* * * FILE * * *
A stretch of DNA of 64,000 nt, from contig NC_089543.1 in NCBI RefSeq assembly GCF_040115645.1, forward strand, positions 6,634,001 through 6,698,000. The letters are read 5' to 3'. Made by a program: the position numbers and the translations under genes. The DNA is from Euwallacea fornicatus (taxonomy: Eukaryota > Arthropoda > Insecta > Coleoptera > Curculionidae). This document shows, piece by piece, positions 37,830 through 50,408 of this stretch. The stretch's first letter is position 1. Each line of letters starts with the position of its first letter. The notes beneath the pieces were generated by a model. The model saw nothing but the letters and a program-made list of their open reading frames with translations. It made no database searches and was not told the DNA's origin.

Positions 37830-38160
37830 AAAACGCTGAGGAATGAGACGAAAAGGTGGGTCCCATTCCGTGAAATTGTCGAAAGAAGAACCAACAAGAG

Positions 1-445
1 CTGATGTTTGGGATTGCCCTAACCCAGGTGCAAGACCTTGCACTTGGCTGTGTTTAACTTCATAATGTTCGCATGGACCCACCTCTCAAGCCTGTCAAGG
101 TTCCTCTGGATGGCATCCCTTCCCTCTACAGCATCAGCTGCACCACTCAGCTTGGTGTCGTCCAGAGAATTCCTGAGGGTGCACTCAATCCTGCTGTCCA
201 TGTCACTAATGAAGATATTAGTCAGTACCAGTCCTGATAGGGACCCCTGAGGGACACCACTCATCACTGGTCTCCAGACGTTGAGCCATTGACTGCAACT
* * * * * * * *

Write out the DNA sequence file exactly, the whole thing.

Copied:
A stretch of DNA of 64,000 nt, from contig NC_089543.1 in NCBI RefSeq assembly GCF_040115645.1, forward strand, positions 6,634,001 through 6,698,000. The letters are read 5' to 3'. Made by a program: the position numbers and the translations under genes. The DNA is from Euwallacea fornicatus (taxonomy: Eukaryota > Arthropoda > Insecta > Coleoptera > Curculionidae). This document shows, piece by piece, positions 37,830 through 50,408 of this stretch. The stretch's first letter is position 1. Each line of letters starts with the position of its first letter. The notes beneath the pieces were generated by a model. The model saw nothing but the letters and a program-made list of their open reading frames with translations. It made no database searches and was not told the DNA's origin.

Positions 37830-38160
37830 AAAACGCTGAGGAATGAGACGAAAAGGTGGGTCCCATTCCGTGAAATTGTCGAAAGAAGAACCAACAAGAG

Positions 1-445
1 CTGATGTTTGGGATTGCCCTAACCCAGGTGCAAGACCTTGCACTTGGCTGTGTTTAACTTCATAATGTTCGCATGGACCCACCTCTCAAGCCTGTCAAGG
101 TTCCTCTGGATGGCATCCCTTCCCTCTACAGCATCAGCTGCACCACTCAGCTTGGTGTCGTCCAGAGAATTCCTGAGGGTGCACTCAATCCTGCTGTCCA
201 TGTCACTAATGAAGATATTAGTCAGTACCAGTCCTGATAGGGACCCCTGAGGGACACCACTCATCACTGGTCTCCAGACGTTGAGCCATTGACTGCAACT